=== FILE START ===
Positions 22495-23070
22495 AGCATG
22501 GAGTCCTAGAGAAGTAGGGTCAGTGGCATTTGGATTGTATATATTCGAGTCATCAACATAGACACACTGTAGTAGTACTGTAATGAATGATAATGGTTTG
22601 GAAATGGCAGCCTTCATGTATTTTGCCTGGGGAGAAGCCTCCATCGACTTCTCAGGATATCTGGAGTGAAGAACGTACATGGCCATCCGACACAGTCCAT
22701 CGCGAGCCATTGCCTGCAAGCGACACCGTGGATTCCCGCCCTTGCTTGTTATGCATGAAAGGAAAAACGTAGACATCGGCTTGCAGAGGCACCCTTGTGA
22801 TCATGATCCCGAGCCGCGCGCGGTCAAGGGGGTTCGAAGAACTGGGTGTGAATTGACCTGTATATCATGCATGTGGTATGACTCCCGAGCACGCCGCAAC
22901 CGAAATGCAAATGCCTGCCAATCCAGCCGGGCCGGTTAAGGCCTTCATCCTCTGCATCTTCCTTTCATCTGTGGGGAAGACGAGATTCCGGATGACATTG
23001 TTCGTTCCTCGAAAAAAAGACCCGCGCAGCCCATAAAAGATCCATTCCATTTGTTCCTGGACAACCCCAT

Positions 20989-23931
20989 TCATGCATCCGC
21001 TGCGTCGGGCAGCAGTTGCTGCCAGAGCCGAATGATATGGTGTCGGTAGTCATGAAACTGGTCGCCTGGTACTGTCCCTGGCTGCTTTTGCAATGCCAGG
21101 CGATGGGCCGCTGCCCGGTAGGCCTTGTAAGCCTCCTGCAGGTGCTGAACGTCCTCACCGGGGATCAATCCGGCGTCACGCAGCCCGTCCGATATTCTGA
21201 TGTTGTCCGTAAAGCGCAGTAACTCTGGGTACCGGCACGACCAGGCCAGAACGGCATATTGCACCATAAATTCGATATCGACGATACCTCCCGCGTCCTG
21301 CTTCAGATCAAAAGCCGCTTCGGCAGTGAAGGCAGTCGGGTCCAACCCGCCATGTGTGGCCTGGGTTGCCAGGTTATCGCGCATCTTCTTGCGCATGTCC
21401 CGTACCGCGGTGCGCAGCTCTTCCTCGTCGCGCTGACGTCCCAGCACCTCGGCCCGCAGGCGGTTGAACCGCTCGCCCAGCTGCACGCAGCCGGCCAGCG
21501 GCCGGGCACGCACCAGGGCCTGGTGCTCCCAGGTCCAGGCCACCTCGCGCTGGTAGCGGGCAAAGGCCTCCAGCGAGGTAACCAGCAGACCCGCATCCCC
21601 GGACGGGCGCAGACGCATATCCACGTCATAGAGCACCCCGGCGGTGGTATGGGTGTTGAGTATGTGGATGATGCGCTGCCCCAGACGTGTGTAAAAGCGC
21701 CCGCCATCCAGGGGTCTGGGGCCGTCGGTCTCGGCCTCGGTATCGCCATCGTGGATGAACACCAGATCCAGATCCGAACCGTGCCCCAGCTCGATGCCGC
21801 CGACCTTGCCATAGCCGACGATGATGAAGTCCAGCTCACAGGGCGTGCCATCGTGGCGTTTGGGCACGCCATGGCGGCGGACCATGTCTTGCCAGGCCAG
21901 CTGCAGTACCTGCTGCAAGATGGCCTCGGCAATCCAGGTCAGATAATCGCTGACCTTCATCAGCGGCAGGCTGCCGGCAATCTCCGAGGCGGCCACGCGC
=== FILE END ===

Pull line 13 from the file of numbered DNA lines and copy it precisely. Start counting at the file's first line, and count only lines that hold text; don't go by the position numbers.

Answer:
21201 TGTTGTCCGTAAAGCGCAGTAACTCTGGGTACCGGCACGACCAGGCCAGAACGGCATATTGCACCATAAATTCGATATCGACGATACCTCCCGCGTCCTG